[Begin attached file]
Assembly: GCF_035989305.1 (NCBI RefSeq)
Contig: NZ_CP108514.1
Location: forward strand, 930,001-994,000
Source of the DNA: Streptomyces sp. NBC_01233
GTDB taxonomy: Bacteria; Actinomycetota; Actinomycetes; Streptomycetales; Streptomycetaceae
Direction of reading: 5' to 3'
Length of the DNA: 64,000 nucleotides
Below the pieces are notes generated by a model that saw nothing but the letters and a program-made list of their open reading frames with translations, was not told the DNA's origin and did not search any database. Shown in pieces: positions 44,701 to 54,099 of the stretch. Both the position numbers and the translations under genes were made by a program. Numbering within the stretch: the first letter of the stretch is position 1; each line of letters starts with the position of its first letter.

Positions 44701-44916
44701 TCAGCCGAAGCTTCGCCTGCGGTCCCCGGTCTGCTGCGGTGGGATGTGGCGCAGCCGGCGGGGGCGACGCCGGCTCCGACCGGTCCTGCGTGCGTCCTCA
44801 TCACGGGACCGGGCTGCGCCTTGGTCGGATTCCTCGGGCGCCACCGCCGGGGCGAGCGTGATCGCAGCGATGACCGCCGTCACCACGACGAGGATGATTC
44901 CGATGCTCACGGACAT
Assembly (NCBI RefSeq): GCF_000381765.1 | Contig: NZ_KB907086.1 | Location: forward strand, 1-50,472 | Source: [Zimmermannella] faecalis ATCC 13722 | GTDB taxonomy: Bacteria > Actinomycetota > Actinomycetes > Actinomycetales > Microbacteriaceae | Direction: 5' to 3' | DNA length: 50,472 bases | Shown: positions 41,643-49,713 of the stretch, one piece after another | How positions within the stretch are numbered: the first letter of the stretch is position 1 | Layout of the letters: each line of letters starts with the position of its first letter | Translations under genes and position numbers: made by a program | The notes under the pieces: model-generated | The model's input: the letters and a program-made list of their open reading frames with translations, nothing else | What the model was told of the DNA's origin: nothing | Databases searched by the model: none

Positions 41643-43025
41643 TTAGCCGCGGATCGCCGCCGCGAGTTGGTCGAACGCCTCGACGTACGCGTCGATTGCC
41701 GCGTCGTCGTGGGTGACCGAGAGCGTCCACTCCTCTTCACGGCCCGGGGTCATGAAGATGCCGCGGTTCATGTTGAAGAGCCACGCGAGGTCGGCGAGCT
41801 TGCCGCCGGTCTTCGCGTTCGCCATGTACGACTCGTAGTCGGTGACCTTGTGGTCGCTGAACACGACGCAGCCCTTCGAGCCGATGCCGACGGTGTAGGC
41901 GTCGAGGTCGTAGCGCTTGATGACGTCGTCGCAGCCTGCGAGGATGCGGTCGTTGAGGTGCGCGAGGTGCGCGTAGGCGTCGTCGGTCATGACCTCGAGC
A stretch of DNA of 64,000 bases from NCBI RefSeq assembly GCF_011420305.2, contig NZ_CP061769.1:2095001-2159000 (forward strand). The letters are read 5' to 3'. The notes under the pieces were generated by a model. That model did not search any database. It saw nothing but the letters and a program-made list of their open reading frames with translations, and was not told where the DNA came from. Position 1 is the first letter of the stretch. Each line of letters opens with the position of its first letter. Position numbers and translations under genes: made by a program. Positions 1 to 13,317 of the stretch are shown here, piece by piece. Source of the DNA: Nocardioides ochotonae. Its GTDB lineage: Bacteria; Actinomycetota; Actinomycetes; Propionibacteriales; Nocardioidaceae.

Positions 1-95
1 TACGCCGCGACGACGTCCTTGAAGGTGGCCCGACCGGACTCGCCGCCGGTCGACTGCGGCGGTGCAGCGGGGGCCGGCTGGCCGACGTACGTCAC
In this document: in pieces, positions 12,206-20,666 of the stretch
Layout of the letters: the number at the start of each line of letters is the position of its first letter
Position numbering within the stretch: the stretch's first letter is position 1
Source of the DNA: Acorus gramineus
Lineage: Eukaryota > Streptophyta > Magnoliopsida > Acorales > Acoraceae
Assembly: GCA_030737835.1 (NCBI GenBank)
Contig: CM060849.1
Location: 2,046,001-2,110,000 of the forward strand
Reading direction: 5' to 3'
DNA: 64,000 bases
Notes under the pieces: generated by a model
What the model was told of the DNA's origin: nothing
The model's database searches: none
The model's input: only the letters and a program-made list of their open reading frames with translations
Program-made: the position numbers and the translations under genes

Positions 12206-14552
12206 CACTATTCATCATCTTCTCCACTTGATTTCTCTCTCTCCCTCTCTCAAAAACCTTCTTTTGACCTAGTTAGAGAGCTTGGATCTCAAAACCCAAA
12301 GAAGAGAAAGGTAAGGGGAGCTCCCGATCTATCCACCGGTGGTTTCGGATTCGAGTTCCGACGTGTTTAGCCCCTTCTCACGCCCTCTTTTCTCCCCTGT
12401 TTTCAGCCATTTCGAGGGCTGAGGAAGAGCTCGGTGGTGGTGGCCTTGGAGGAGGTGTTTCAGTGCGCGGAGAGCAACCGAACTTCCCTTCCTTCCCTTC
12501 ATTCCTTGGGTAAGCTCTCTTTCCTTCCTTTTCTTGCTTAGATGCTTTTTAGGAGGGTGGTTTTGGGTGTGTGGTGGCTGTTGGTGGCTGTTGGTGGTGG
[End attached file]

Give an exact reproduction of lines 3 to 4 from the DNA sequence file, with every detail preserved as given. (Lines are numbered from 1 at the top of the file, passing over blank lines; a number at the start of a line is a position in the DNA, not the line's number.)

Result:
Location: forward strand, 930,001-994,000
Source of the DNA: Streptomyces sp. NBC_01233